The Maritime History of the Great Lakes
Butcher Boy (Propeller), aground\sunk, 1893

Full Text

      Capt. James Quick has left Collingwood with his yacht RED ROVER for Chrtistian Island, says the "Bulletin" to assist in raising the wreck of the steamer BUTCHER BOY, which Mr. H. N. Truesdell recently purchased. The BUTCHER BOY was at one time a small barge and traded out of Port Arthur and Owen Sound. A few years ago while coming down the lake the steamer ran into Christian Island Harbor for shelter and struck a rock, sinking near the Indian Village. ---- Owen Sound Times.
      Meaford Monitor
      Friday, August 23, 1895
      . . . . .
      The wreck of the BUTCHER BOY lies to the west of the Government Dock on Christian Island, it tried to make the dock in a storm, caught fire and sunk, lies deep in the sand to the west of the dock.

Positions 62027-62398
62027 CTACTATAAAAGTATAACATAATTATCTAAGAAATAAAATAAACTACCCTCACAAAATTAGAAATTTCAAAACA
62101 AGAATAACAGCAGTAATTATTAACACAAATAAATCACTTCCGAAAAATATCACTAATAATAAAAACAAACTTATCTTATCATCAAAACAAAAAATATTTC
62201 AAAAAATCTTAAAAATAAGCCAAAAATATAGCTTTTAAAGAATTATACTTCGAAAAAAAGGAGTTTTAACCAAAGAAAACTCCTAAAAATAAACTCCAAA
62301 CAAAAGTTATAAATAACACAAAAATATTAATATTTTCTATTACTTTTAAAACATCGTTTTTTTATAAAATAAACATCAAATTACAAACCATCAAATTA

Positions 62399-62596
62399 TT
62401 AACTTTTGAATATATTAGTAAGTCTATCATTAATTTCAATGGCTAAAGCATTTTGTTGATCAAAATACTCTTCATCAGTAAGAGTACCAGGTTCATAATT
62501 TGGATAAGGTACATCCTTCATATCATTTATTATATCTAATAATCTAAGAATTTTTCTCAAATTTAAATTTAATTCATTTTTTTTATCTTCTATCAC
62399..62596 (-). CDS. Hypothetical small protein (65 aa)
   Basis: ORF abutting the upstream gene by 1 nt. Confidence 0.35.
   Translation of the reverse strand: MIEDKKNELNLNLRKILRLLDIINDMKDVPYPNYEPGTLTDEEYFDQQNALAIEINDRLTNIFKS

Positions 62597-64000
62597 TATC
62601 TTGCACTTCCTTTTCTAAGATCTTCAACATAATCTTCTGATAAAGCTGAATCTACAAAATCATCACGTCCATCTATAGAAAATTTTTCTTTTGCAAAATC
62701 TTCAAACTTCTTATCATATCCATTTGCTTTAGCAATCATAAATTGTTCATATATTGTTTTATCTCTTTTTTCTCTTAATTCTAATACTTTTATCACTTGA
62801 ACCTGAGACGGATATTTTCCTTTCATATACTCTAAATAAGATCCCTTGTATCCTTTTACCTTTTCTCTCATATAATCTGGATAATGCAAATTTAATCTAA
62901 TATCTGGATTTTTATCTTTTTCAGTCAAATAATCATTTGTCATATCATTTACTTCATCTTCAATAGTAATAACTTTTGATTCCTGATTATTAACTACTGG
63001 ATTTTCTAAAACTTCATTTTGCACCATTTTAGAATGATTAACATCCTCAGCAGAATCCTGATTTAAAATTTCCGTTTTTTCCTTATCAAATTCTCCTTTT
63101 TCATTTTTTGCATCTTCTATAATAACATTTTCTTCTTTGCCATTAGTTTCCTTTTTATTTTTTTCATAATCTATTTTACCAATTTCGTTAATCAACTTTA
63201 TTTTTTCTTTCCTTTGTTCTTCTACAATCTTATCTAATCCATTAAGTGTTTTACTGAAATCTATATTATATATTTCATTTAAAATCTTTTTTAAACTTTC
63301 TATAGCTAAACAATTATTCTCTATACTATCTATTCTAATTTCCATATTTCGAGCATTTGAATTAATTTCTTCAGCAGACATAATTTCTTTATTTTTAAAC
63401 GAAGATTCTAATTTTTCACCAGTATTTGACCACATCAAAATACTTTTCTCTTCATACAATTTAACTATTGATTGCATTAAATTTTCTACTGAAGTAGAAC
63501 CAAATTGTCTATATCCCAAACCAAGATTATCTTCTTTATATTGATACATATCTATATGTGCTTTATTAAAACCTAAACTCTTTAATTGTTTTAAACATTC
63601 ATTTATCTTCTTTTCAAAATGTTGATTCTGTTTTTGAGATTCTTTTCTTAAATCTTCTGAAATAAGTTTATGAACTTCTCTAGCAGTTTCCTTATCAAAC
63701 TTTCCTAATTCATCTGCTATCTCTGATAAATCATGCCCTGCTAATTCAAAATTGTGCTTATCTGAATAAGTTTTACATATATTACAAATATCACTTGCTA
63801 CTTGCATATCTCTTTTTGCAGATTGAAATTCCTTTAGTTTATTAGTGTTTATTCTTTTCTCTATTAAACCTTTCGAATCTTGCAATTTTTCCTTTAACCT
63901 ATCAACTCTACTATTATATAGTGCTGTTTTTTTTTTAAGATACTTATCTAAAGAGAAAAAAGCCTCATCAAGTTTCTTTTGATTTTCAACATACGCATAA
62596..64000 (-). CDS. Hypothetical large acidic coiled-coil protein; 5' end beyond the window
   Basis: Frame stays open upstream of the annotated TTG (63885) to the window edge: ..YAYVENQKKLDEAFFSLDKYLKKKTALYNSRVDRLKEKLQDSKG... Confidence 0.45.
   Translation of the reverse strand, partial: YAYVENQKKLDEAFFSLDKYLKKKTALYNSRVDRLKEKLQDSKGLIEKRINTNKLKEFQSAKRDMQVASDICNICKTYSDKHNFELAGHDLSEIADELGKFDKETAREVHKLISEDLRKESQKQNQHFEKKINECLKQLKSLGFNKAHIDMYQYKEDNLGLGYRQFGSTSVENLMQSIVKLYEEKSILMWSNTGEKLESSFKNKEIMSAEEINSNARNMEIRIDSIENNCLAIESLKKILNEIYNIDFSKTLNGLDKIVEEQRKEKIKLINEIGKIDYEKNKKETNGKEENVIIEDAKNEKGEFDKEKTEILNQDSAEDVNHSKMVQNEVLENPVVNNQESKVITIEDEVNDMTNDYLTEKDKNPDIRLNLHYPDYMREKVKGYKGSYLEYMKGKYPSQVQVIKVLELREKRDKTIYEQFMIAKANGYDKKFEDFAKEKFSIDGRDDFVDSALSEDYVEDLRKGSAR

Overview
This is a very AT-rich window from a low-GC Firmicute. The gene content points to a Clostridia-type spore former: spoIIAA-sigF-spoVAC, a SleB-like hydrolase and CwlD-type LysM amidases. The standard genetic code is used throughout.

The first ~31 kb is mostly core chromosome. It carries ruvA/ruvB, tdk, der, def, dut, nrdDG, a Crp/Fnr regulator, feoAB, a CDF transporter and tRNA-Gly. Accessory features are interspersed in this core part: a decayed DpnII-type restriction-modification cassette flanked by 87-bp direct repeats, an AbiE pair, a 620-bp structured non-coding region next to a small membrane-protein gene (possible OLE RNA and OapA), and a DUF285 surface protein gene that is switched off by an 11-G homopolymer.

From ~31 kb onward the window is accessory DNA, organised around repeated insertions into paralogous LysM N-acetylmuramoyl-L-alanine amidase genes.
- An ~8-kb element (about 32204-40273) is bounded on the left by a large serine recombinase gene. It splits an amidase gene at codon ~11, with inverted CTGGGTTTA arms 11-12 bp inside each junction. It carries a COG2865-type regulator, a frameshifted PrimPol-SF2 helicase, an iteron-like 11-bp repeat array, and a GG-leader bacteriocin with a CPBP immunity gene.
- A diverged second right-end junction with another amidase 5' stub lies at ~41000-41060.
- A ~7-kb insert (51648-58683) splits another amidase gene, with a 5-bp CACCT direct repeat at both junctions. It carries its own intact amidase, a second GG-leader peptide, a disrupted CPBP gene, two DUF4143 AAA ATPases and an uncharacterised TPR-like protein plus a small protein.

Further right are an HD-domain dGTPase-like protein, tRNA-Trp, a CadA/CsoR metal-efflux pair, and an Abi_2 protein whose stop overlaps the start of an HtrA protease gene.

"The Story of an Island"
      by Sisters L. Trautman & A. O'Connor
NOTE:-- It is suggested that the wreck the 'Sisters' alluded to was in fact the remains of the tug SAUCY JIM, the BUTCHER BOY, was raised from Christian Island.

      . . . . .
      BUTCHER BOY, ex A. H. MORRISON ex U. S. Lighter BANNAH B. -- Built Bay City, Mich., 1879. Rebuilt Port Arthur 1884, again rebuilt 1893 (place unknown). 96 x 21 x 7 and 214 tons. Ended up as a steam barge and sunk in Georgian Bay 1902.
      Preliminary List of Canadian Merchant Vessels.
      Inland & Coastal, !809 - 1933.

Media Type:
Item Type:
Reason: aground\sunk
Remarks: Raised
Date of Original:
Local identifier:
Language of Item:
Geographic Coverage:
William R. McNeil
Copyright Statement:
Copyright status unknown. Responsibility for determining the copyright status and any use rests exclusively with the user.
Maritime History of the Great Lakes
WWW address
Powered by / Alimenté par VITA Toolkit

My favourites lets you save items you like, tag them and group them into collections for your own personal use. Viewing "My favourites" will open in a new tab. Login here or start a My favourites account.

Butcher Boy (Propeller), aground\sunk, 1893